Safest in the world

Wide-ranging proposals to dramatically cut the number of deaths on the roads were set out by Road Safety Minister Jim Fitzpatrick today as he also confirmed a major overhaul of the driver training and testing process.
New measures to ensure all roads have the right speed limit and the formation of a new expert panel to investigate road safety are part of ambitious plans to cut road deaths by a third by 2020 and make Britain’s roads the safest in the world.
The way people learn to drive and how they are tested is also set for major reform. A new road safety qualification will offer young people a partial credit towards their car theory test while the learning process and the theory and practical tests will all be improved. Van drivers also will be given the chance to enhance the skills they need for their work through a new qualification.
Jim Fitzpatrick said:
"We’ve already made real improvements to the safety of our roads – there are now almost 17,000 fewer deaths or serious injuries in a year than there were in the mid-1990s. But it is intolerable that eight people are still dying on our roads each day.
"We want to make Britain’s roads the safest in the world. That will mean improving vehicles and the road network as well as helping drivers and other road users to be as safe as possible.
"The major changes to the driver training and testing process will create better prepared drivers while our plans for the next 10 years aim to make the roads and vehicles they use safer and so prevent many of the terrible crashes which cut short lives and tear families apart."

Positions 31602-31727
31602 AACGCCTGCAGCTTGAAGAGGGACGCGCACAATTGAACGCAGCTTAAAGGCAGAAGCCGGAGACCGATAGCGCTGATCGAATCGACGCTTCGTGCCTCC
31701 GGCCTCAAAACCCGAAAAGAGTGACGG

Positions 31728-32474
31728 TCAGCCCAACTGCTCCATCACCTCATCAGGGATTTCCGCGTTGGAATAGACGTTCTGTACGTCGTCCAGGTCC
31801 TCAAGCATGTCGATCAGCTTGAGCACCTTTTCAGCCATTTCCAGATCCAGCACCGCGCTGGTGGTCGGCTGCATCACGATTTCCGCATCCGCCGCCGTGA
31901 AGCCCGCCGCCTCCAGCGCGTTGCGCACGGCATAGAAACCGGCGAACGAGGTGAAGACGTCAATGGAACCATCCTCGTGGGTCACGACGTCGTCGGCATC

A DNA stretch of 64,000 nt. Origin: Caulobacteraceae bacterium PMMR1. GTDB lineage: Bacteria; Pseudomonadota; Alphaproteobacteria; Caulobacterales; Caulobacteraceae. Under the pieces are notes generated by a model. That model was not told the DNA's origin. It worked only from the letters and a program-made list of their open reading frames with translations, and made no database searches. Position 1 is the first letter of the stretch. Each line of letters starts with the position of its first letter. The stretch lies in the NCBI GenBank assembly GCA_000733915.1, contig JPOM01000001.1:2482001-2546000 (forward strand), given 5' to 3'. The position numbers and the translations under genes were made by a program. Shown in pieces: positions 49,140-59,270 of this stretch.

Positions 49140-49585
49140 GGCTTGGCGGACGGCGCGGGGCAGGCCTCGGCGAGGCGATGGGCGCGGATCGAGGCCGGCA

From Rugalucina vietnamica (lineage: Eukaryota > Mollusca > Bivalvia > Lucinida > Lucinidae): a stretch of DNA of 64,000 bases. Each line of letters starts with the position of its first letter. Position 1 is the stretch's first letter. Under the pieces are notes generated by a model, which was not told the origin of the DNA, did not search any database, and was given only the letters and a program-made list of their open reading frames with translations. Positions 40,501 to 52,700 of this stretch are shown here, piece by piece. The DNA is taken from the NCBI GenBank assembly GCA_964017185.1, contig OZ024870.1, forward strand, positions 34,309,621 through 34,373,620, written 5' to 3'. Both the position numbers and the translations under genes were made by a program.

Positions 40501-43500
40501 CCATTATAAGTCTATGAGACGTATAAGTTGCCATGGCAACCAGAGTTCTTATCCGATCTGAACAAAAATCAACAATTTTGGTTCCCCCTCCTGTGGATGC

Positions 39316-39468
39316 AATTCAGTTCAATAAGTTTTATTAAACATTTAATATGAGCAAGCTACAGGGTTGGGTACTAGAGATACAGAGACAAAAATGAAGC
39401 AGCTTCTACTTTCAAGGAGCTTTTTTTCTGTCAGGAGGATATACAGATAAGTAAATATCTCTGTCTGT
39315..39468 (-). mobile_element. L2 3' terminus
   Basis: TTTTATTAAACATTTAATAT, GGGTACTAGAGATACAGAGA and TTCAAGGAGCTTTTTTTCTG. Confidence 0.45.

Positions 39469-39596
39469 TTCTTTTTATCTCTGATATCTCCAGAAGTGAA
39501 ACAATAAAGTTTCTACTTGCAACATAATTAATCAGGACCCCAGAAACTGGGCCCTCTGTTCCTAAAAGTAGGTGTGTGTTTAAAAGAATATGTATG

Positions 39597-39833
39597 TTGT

The DfT’s draft road safety strategy for 2010-2020 – A Safer Way: Consultation on Making Britain’s Roads the Safest in the World – is published today for consultation. Its proposals include:
* New guidance to ensure all roads have the right speed limit. This will recommend that local authorities:
– Introduce, over time, 20 mph zones or limits into streets around schools and which are primarily residential in nature to protect pedestrians and cyclists.
– Review speed limits on single carriageway rural roads, reducing the limit on the more dangerous roads where this will have a significant impact on casualties
* The formation of a new independent expert panel to identify issues and trends from fatal accidents and provide an annual report on road safety to Ministers and Parliament.
* New targets to cut road deaths by one-third by 2020, to halve the number of child deaths and serious injuries on the roads and to halve the rate of road death and serious injury to pedestrians and cyclists per kilometre travelled.

Later this week, the DfT will launch the first phase of the new THINK! road safety education programme, with resources, activities and materials for early- years and upper- primary children, teachers , parents and Road Safety professionals. The website address will be

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